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Revenue is also affected by the acquisition or disposal of rigs, rig mobilizations, required surveys and shipyard projects. In connection with certain drilling contracts, we may receive fees for the mobilization of equipment. In addition, some of our drilling contracts require downtime before the start of the contract to prepare the rig to meet customer requirements for which we may be compensated. We earn these fees as services are performed over the initial term of the related drilling contracts. We defer mobilization and contract preparation fees received (either lump-sum or dayrate), as well as direct and incremental costs associated with the mobilization of equipment and contract preparation activities, and amortize each, on a straight-line basis, over the term of the related drilling contracts. Absent a contract, mobilization costs are recognized currently.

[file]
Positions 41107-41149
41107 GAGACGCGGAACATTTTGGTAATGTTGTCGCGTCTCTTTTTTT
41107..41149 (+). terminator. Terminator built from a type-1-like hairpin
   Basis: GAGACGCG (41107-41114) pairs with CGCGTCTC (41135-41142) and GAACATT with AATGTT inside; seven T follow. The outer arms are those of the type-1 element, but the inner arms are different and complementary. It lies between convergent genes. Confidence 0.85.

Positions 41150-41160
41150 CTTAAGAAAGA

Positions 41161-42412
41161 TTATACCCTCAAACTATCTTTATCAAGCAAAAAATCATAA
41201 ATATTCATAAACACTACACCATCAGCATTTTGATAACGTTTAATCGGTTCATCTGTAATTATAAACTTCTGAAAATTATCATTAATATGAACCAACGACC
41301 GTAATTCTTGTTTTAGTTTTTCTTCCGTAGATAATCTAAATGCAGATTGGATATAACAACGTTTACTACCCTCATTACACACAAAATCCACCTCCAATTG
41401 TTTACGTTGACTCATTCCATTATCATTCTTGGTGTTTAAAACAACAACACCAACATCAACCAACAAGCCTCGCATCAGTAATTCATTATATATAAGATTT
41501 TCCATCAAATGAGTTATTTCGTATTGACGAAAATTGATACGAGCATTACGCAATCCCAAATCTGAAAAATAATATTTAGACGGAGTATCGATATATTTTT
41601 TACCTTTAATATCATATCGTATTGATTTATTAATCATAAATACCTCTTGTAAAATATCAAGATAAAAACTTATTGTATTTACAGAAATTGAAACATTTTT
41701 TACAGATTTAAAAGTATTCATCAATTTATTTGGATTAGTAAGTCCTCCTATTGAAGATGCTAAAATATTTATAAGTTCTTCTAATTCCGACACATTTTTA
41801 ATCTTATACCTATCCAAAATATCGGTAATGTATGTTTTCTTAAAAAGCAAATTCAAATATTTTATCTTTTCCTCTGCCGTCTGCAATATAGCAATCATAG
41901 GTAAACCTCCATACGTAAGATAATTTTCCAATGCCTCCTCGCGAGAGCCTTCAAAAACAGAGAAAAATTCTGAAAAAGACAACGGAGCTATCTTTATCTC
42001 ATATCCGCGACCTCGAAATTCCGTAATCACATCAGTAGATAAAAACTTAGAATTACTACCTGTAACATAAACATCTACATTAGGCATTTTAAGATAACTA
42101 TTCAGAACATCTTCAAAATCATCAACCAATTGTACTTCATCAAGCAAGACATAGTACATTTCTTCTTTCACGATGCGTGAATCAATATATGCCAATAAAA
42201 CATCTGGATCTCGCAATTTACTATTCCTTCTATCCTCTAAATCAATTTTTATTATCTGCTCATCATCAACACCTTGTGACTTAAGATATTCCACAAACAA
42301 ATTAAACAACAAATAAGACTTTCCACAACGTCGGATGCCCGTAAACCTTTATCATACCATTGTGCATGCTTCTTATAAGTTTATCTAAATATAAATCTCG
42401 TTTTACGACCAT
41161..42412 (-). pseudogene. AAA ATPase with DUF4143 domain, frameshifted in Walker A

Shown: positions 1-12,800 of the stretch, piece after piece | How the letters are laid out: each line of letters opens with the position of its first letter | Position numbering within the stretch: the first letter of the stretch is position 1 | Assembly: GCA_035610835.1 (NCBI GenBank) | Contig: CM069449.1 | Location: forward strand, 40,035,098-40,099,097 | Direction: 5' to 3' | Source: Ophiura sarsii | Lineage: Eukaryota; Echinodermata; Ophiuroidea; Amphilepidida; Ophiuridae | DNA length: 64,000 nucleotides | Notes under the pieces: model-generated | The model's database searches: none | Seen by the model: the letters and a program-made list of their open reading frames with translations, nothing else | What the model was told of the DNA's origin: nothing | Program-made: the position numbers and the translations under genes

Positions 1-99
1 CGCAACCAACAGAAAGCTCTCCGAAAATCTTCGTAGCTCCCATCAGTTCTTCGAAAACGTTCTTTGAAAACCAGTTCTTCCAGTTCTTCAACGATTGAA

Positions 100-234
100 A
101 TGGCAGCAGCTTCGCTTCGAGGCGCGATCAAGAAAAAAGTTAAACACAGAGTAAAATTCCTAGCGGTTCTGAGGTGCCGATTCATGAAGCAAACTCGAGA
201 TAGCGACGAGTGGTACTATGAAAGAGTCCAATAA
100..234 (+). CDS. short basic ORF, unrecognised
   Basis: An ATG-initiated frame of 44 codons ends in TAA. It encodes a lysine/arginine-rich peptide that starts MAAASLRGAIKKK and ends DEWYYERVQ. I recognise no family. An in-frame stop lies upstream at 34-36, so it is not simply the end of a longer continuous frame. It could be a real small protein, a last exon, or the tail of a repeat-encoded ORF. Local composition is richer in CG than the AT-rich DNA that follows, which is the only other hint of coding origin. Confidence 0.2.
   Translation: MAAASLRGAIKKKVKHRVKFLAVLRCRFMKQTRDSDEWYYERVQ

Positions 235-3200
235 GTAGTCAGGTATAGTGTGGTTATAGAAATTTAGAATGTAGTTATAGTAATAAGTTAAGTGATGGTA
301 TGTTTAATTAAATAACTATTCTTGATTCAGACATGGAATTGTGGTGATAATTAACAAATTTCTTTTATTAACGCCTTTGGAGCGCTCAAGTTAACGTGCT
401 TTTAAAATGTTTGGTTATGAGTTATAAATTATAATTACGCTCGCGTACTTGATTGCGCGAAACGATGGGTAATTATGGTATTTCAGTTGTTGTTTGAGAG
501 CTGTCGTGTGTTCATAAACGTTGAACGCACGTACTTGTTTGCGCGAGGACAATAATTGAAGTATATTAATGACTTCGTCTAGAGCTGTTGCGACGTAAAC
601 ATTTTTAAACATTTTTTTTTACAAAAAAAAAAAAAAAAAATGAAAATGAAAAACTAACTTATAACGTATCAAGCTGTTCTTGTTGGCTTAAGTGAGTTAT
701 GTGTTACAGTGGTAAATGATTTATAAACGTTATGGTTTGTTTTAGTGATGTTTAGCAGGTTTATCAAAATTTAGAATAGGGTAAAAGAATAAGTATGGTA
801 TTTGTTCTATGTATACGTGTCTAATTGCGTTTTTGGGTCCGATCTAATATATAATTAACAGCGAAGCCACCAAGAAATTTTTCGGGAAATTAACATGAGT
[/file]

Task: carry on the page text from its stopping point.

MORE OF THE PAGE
Operating income also fluctuates due to varying levels of contract drilling expenses. Our operating expenses represent all direct and indirect costs associated with the operation and maintenance of our drilling equipment, which generally are not affected by changes in dayrates and short-term reductions in utilization. For instance, if a rig is to be idle for a short period of time, few decreases in operating expenses may actually occur since the rig is typically maintained in a prepared or “warm stacked” state with a full crew. In addition, when a rig is idle, we are responsible for certain operating expenses such as rig fuel and supply boat costs, which are typically costs of the operator when a rig is under contract. However, if a rig is expected to be idle for an extended period of time, we may reduce the size of a rig’s crew and take steps to “cold stack” the rig, which lowers expenses and partially offsets the impact on operating income.